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Sleep paralysis treatments... dental fillings and ad... symptoms of panic attack.

Q Is there any type of sleep paralysis treatment that helps people who experience these events, and if so, what does it consist of?

A Sleep paralysis (SP) is a condition in which individuals awaken in the midst of vivid dreams that occur during the rapid eye movement (REM) stage of sleep and find themselves physically immobilized and unable to breathe normally. The frightening experience usually occurs when falling asleep or waking up, and ends after a minute or two. It is not dangerous, but it may sometimes involve hallucinations and can be very disturbing. If you experience these events regularly, feel anxious about going to sleep, or find that you are very sleepy during the daytime, consider seeing a health care provider for assessment. SP treatment varies from patient to patient, depending on factors such as the frequency of the SP events, your sleep patterns, and your medical and psychological history. Treatment usually involves adjusting your sleep routine to ensure proper sleep hygiene (such as making sure your sleep environment is cool, dark, and comfortable; keeping a regular sleep/wake schedule; and avoiding big meals, caffeine, exercise, alcohol, stimulating activities, or "screen time" on computers, smart phones, etc. close to bedtime). Learning to use meditation to promote relaxation, especially during SP attacks, can also be effective. In some cases an antidepressant such as clomipramine may be prescribed for its ability to alter REM sleep.

Q I have a number of silver dental fillings. I recently heard that this type of filling increases the risk of Alzheimer's. Is this true?

A Scientific research suggests that you need not be concerned about your dental fillings. It is true that silver-colored fillings are made from a combination of metals that include mercury, a heavy metal that has been found to be toxic to the brain and other organs in certain forms. However, numerous respected studies have concluded that mercury used in dental fillings --which are composed of 35 percent silver, 15 percent tin and 50 percent mercury--are not a major risk factor for Alzheimer's disease. This has convinced many experts and public agencies, including the U.S. Food and Drug Administration, that the durable and inexpensive amalgam is safe for dental use.

Q What are the symptoms of a panic attack?

Are they dangerous?

A A panic attack may occur without any warning and usually passes within a few minutes. Fear seems extreme, and involves at least four of the following symptoms:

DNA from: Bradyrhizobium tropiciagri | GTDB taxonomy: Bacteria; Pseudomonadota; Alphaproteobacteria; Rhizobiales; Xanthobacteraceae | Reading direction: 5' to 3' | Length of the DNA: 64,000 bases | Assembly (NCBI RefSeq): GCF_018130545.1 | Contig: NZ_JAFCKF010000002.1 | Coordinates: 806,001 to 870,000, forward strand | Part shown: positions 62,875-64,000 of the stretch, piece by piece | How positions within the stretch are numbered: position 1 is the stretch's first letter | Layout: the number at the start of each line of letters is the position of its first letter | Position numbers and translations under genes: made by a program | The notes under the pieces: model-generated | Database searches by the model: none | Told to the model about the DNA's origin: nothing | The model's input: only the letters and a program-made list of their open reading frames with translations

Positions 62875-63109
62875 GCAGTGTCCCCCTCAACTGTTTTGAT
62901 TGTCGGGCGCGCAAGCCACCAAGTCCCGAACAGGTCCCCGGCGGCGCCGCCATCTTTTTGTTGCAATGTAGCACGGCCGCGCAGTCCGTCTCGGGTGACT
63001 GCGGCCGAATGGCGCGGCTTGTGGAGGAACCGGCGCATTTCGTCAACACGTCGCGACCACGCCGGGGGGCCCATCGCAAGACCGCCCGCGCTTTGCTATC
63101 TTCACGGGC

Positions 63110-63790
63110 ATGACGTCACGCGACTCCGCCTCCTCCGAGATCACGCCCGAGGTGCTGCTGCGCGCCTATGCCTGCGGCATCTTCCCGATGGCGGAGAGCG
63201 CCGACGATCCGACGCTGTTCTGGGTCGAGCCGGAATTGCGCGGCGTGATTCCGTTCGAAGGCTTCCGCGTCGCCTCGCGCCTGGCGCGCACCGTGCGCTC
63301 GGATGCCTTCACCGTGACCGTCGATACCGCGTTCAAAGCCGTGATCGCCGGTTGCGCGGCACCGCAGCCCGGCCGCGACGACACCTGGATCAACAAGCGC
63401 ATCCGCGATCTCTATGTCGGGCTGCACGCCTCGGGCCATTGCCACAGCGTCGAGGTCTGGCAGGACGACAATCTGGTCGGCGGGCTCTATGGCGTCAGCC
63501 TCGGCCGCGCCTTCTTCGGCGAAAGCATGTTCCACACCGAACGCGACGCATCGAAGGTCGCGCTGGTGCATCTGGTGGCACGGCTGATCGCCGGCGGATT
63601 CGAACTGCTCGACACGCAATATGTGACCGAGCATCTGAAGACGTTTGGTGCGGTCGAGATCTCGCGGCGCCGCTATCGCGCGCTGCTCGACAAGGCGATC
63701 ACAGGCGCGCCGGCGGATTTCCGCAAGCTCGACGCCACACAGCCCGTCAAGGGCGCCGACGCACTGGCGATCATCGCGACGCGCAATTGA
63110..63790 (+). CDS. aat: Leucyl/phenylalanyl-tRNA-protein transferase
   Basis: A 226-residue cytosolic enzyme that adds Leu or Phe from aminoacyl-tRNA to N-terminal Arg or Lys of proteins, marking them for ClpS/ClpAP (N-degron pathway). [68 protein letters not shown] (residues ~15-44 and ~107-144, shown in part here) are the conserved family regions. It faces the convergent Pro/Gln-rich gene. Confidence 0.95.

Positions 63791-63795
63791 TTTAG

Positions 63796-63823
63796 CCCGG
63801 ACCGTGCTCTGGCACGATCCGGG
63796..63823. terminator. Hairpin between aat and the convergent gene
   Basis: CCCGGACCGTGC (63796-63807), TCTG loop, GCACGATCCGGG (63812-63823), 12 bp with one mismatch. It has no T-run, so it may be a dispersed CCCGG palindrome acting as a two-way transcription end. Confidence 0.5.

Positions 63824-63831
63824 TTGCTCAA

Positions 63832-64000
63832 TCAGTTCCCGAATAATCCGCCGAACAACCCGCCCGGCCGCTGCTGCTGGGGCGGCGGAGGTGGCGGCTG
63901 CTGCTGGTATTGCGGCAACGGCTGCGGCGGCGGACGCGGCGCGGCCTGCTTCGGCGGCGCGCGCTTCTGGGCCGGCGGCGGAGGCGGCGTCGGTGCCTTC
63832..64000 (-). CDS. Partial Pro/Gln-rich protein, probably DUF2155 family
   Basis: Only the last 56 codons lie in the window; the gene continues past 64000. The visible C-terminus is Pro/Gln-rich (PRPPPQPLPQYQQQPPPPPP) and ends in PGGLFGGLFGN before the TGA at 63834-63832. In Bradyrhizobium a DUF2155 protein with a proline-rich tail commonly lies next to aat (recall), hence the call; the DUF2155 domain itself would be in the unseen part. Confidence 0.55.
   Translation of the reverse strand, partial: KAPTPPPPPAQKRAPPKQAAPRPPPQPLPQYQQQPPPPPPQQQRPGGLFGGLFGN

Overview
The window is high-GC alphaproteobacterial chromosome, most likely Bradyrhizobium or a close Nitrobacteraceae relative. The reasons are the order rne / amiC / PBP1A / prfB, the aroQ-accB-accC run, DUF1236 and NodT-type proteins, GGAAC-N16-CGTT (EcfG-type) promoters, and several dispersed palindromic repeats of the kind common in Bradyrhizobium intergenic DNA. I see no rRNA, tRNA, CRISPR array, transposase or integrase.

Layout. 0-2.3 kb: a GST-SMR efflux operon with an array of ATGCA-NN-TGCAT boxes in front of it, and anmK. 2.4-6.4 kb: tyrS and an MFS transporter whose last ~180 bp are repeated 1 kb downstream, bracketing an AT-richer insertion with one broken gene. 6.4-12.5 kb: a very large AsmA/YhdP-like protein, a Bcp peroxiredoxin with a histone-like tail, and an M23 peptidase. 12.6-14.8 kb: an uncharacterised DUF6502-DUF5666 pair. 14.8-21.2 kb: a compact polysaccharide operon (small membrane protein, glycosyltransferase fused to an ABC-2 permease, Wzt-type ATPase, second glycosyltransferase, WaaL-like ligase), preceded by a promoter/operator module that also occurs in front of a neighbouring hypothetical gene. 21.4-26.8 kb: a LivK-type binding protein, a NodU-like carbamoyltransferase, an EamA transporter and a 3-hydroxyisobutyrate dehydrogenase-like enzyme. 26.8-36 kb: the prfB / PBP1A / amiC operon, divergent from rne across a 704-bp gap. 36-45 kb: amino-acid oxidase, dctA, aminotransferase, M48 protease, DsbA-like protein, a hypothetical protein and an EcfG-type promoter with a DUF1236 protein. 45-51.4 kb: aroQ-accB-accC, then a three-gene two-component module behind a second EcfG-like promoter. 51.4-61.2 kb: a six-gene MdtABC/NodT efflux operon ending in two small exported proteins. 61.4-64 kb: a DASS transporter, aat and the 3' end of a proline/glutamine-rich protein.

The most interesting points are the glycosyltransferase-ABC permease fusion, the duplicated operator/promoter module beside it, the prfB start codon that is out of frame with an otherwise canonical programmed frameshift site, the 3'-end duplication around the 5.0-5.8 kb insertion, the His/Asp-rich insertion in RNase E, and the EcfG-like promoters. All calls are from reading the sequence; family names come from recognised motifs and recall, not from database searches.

* A feeling of imminent catastrophe or doom, or a need to escape; fear of "going crazy" or dying; feelings of unreality or being detached from oneself

* Pounding heart or chest pain

* Trembling, sweating and shaking

* Difficulty breathing or shortness of breath

* Flushing, chills, or hot flashes

* Numbness or tingling sensations

* Dizziness or lightheadedness; nausea Panic attacks involve a triggering of the fight-or-flight response that helps people react quickly to danger, although individuals who experience panic attacks are not necessarily in any danger. Experts do not know what causes panic attacks. Stressful life events or heredity may play a role in certain cases (people with close relatives who have suffered an attack have four times the risk). Other theories involve an imbalance of chemicals in the brain, greater sensitivity in brain circuits that process feelings of fear, or an over-reaction to changes in carbon dioxide levels. Professional assessment should be considered for frequent attacks.

When an attack occurs, try to reassure yourself that that you are not dying or losing your mind, and that you will feel better in a few moments. Take slow breaths, and progressively tighten and relax muscles from your toes to your shoulders and arms to release tension.




Maurizio Fava, MD

Director, Division of Clinical

Research of the MGH Research


Executive Vice Chair,

Department of Psychiatry

Executive Director, Clinical Trials

Network & Institute (CTNI)

Massachusetts General

Hospital (MGH)

Associate Dean for Clinical & Translational Research Slater family Professor of Psychiatry

Harvard Medical School
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Publication:Mind, Mood & Memory
Article Type:Column
Date:Aug 1, 2017
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